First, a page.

Because we are always curious about space, we Earthlings have sent everything from mud to robots to Baby Yoda to the International Space Station (ISS). People have also sent spiders to the ISS – several times – despite the fact that it sounds like the plot of a movie B. Now, a new study says that spiders in space (!!!) learned how to build normal networks in microgravity without problems. But only if the astronauts leave the lights on.
Independentul reported the study, which was recently published in the journal The science of nature. It is based on research conducted on two pairs of golden silk spiders, male and female, one of which was sent to the ISS in 2011. Obtaining the pair there was not easy.
NASA actually sent two other spiders (not golden golden silk weavers, but similar species) in 2008. The space agency did this as a way to inspire high school students to think about science and space. But there was a logistical misfortune, and the spiders produced only mixed sails; those that would offer no perspective on how microgravity affected them.
University of Basel
However, in 2011, scientists were able to collect data comparing the webs of weavers on the ISS with those on the ground. And scientists have discovered that spiders have actually built their webs differently in space than on Earth. But for the most part, the canvases differed from normal ones when the scientists turned off the lights.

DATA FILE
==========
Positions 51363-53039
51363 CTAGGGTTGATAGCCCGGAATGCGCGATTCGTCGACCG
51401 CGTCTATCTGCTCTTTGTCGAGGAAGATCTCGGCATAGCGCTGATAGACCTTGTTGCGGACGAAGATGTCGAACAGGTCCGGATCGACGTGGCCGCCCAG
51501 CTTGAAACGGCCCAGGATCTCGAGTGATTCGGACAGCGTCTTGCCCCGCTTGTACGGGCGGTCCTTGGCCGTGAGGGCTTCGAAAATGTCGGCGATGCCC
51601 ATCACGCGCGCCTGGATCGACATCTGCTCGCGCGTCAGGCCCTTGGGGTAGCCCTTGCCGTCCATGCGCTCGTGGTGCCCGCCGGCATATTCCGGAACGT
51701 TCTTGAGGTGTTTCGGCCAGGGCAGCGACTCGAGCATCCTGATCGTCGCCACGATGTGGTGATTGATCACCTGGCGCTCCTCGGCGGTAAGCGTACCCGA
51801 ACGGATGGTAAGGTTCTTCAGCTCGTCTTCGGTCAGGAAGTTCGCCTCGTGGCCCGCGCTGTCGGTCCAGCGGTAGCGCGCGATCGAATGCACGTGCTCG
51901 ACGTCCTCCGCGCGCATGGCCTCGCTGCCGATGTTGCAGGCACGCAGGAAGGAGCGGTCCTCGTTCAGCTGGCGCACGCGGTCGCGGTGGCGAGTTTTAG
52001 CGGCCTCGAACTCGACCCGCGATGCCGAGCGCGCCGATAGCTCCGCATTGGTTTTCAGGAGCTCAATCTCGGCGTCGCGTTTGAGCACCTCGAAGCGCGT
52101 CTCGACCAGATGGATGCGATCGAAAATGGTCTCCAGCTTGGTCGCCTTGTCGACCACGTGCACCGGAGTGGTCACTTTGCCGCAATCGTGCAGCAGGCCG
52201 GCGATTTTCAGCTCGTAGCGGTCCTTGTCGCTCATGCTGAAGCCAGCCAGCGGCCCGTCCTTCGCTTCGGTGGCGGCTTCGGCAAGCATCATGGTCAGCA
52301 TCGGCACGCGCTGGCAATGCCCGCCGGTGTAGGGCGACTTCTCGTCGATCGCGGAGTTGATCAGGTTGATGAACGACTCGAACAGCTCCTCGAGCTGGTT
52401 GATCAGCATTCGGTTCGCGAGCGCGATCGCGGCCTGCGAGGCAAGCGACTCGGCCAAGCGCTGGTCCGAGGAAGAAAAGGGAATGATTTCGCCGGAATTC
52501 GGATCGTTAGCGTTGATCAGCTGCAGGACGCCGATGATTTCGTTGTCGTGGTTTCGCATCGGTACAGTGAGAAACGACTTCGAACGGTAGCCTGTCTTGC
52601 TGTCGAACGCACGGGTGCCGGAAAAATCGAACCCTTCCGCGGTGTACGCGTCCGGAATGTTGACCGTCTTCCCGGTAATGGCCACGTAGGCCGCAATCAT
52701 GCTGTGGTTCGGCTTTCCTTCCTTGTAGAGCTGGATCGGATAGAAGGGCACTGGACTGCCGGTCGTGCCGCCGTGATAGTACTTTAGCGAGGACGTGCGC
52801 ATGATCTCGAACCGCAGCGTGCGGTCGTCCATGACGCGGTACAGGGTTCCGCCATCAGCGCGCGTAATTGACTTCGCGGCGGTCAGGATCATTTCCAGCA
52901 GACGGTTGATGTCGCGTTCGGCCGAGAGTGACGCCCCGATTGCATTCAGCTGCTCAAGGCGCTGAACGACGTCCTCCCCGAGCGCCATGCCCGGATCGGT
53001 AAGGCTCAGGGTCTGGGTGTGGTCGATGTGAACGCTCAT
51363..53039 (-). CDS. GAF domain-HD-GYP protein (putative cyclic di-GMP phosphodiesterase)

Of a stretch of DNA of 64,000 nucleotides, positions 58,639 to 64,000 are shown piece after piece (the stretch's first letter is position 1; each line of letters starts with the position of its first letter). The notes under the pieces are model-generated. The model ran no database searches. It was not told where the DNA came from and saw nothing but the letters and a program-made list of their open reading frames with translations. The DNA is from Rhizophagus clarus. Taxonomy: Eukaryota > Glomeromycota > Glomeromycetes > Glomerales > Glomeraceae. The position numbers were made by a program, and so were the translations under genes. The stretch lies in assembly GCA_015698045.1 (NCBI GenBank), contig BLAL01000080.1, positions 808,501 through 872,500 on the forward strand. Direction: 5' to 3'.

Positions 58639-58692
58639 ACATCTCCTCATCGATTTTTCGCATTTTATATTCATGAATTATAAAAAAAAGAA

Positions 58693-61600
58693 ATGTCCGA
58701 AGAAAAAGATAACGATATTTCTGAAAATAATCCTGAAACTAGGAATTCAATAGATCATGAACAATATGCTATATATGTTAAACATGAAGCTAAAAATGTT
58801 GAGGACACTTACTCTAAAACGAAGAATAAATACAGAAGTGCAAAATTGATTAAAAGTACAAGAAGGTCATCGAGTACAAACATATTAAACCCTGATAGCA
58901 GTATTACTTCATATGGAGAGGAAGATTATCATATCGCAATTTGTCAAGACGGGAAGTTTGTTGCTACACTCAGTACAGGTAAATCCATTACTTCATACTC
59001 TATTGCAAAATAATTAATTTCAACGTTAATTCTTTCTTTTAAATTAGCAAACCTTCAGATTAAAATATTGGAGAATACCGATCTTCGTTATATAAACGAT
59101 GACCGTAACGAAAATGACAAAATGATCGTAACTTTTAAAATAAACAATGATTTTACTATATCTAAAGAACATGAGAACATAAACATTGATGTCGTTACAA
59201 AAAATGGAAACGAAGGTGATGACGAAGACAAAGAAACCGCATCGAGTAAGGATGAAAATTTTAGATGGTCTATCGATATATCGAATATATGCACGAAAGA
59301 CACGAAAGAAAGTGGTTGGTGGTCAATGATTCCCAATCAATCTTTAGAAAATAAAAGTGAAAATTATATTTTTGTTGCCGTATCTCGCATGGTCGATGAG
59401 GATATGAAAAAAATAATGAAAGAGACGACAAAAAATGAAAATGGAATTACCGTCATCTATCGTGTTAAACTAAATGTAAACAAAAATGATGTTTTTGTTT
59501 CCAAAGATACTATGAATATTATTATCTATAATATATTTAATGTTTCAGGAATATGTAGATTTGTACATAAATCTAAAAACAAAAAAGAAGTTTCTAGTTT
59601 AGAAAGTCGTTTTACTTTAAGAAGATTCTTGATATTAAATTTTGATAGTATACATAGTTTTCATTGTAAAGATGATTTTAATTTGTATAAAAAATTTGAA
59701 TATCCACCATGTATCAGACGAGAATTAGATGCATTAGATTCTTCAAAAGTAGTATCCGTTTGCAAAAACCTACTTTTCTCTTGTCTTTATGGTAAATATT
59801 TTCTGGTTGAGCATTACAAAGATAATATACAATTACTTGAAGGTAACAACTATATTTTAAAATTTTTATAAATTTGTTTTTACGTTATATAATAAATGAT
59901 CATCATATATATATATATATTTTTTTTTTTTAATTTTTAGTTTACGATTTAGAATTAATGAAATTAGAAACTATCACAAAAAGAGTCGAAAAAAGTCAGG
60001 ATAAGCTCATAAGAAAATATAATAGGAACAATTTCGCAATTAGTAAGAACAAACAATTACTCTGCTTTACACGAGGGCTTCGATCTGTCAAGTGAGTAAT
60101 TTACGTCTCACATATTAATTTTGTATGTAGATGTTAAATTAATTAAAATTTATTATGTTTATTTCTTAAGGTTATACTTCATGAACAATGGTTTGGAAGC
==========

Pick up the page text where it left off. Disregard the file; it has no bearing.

Scientists have hypothesized that weavers – who build their sails asymmetrically on Earth, with the centers of the sails moved to their tips – will build them symmetrically on the ISS. The idea is that in microgravity, there would be no forcing function to create the displaced center. (Spiders hang on Earth, face down to look for prey. But in space, they don’t know which direction to descend.)
Scientists say that the weavers built symmetrical canvases in space, but only while all the lights were off. However, when the lights were on, spiders were able to use their vision instead of gravitational sense to guide their construction of sails. As a result, when the astronauts turned on the lights of the spider room, the nets seemed normal; spiders even hung far from the centers of their sails, as they do on Earth.
“We would not have guessed that light will play a role in orienting spiders in space,” Dr. Samuel Zschokke said in a press release from the University of Basel. Zschokke, who analyzed the spider’s experiment and published the results with his colleagues, added: “Spiders have a reserve system for guidance, so it seems surprising that they have never been exposed to a gravity-free environment during their evolution. “
And, although this is certainly a fascinating discovery, all we can think about is that the quote would make an excellent opening for … SPIDERS IN SPACE!